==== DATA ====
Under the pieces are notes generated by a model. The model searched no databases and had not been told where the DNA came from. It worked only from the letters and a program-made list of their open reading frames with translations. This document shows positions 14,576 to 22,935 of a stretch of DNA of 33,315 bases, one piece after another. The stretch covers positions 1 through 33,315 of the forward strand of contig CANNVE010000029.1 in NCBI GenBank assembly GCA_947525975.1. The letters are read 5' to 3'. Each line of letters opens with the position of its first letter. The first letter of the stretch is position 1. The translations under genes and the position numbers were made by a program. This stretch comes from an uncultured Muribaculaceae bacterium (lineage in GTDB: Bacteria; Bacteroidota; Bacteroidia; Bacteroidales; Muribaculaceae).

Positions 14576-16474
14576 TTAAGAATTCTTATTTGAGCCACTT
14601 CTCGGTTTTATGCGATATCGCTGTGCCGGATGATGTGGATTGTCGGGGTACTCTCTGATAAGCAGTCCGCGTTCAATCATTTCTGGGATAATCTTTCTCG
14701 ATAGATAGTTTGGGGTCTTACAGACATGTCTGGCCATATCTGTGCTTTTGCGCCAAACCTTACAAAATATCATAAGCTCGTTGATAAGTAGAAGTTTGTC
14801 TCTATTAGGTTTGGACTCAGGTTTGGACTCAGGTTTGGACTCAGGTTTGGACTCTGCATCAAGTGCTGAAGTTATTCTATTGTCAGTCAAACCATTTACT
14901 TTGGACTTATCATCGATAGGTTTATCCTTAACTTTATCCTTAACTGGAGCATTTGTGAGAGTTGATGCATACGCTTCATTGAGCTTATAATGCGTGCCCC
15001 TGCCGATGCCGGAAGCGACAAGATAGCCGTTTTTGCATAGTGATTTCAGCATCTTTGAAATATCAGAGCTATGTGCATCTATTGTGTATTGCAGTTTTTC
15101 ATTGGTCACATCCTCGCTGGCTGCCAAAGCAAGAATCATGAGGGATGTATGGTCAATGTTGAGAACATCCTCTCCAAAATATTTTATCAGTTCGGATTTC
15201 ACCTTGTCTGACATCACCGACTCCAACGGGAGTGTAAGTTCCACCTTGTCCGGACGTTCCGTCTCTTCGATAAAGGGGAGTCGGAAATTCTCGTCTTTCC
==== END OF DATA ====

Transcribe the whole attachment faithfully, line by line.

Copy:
Under the pieces are notes generated by a model. The model searched no databases and had not been told where the DNA came from. It worked only from the letters and a program-made list of their open reading frames with translations. This document shows positions 14,576 to 22,935 of a stretch of DNA of 33,315 bases, one piece after another. The stretch covers positions 1 through 33,315 of the forward strand of contig CANNVE010000029.1 in NCBI GenBank assembly GCA_947525975.1. The letters are read 5' to 3'. Each line of letters opens with the position of its first letter. The first letter of the stretch is position 1. The translations under genes and the position numbers were made by a program. This stretch comes from an uncultured Muribaculaceae bacterium (lineage in GTDB: Bacteria; Bacteroidota; Bacteroidia; Bacteroidales; Muribaculaceae).

Positions 14576-16474
14576 TTAAGAATTCTTATTTGAGCCACTT
14601 CTCGGTTTTATGCGATATCGCTGTGCCGGATGATGTGGATTGTCGGGGTACTCTCTGATAAGCAGTCCGCGTTCAATCATTTCTGGGATAATCTTTCTCG
14701 ATAGATAGTTTGGGGTCTTACAGACATGTCTGGCCATATCTGTGCTTTTGCGCCAAACCTTACAAAATATCATAAGCTCGTTGATAAGTAGAAGTTTGTC
14801 TCTATTAGGTTTGGACTCAGGTTTGGACTCAGGTTTGGACTCAGGTTTGGACTCTGCATCAAGTGCTGAAGTTATTCTATTGTCAGTCAAACCATTTACT
14901 TTGGACTTATCATCGATAGGTTTATCCTTAACTTTATCCTTAACTGGAGCATTTGTGAGAGTTGATGCATACGCTTCATTGAGCTTATAATGCGTGCCCC
15001 TGCCGATGCCGGAAGCGACAAGATAGCCGTTTTTGCATAGTGATTTCAGCATCTTTGAAATATCAGAGCTATGTGCATCTATTGTGTATTGCAGTTTTTC
15101 ATTGGTCACATCCTCGCTGGCTGCCAAAGCAAGAATCATGAGGGATGTATGGTCAATGTTGAGAACATCCTCTCCAAAATATTTTATCAGTTCGGATTTC
15201 ACCTTGTCTGACATCACCGACTCCAACGGGAGTGTAAGTTCCACCTTGTCCGGACGTTCCGTCTCTTCGATAAAGGGGAGTCGGAAATTCTCGTCTTTCC